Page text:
Football Federation Australia boss David Gallop has declined to guarantee the job security of under-fire Socceroos coach Holger Osieck.
Australia's lame 2-2 draw with Oman in Sydney on Tuesday left the Socceroos facing a desperately tight battle to qualify for the World Cup in Brazil next year. There's now nearly 10 weeks before the Socceroos' crucial clash with qualifying group heavyweights Japan in Saitama on June 4, but Osieck has no practice matches in between where he can try to restore confidence.
Asked if Osieck still enjoyed FFA's full support, Gallop chose not to answer directly, saying: "The Socceroos have the full support of the FFA but it goes without saying that we are under pressure to make it to Brazil and the coach and the staff know that.
"We want to qualify for Brazil. We've got three games to come and we need to be making sure we give every effort we can into winning those games."
Asked if Osieck's position would be reviewed before the Japan game, Gallop said: "No one needs to remind Holger and indeed his staff and indeed the team that they're under pressure."
Australia are still in control of their own destiny but desperately need at least a point out of the Japan match to make sure they aren't relying on other results to go their way as they play their remaining two games.
Osieck talked the talk during his eight-day camp leading into the Oman match, lauding the number of options available to him. But on the pitch the Socceroos failed to deliver and for the most part looked flat and devoid of creativity.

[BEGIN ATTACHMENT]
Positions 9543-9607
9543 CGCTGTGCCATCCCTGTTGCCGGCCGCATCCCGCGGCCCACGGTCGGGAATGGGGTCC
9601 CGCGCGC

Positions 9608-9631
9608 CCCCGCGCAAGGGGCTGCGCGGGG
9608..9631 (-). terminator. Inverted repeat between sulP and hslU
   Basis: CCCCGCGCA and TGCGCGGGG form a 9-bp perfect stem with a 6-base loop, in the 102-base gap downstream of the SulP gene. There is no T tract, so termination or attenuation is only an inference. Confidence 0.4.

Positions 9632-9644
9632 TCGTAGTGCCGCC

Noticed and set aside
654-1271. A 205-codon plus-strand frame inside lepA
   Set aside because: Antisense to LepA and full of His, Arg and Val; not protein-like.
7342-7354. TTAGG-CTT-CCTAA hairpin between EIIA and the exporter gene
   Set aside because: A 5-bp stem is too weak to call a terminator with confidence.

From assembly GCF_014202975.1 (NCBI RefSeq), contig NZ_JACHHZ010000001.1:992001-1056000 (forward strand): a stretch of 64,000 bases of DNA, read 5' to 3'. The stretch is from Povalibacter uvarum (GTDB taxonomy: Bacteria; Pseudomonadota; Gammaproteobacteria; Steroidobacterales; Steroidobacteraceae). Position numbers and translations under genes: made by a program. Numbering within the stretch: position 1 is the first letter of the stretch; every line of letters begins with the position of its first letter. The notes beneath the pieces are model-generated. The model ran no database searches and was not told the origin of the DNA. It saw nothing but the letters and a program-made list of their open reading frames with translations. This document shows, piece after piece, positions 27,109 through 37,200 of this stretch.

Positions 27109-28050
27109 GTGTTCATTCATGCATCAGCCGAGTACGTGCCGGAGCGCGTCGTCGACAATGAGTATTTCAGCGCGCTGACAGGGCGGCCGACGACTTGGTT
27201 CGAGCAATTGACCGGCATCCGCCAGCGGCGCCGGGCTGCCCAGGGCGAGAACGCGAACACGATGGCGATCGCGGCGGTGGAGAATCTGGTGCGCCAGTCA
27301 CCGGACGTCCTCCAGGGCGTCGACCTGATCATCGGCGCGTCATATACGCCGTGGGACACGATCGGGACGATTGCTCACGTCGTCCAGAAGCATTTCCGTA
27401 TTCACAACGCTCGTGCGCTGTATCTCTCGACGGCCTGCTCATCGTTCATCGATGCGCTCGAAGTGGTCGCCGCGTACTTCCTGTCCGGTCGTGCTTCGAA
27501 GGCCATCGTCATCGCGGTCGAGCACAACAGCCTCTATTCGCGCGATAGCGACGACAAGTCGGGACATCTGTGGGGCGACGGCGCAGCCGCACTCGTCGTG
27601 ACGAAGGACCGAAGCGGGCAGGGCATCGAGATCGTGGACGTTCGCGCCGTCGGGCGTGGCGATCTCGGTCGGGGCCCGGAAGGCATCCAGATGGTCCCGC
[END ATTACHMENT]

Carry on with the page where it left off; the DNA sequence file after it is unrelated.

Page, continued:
His decision to pair two defensive midfielders was shown up as a glaring error. With the A-League grand final taking place on April 21, domestic players in the Socceroos squad must find a way to stay fit and in form leading into the Japan clash. Gallop said Osieck was in charge of preparations.
"I'm sure they'll be talking to Holger about their preparations for June because we've got three games in a short space and we need them to be ready for those three games," he said.
Australia has qualified for the past two World Cups, with interest in the national team exploding since the Socceroos made it to Germany in 2006.
After all the inroads the A-League has made this season, with the success of the Wanderers and the buzz behind superstars like Alessandro Del Piero - making it to Brazil would give the FFA another major boost. However, Gallop claimed it wouldn't be "catastrophic" if Australia missed out.
"It wouldn't be catastrophic because the A-League has become the backbone of Australian football which you couldn't possibly say in years past," he said."But we've been to the past two World Cups, we want to go to a third in a row. It's important and we'll be doing everything we can to get there."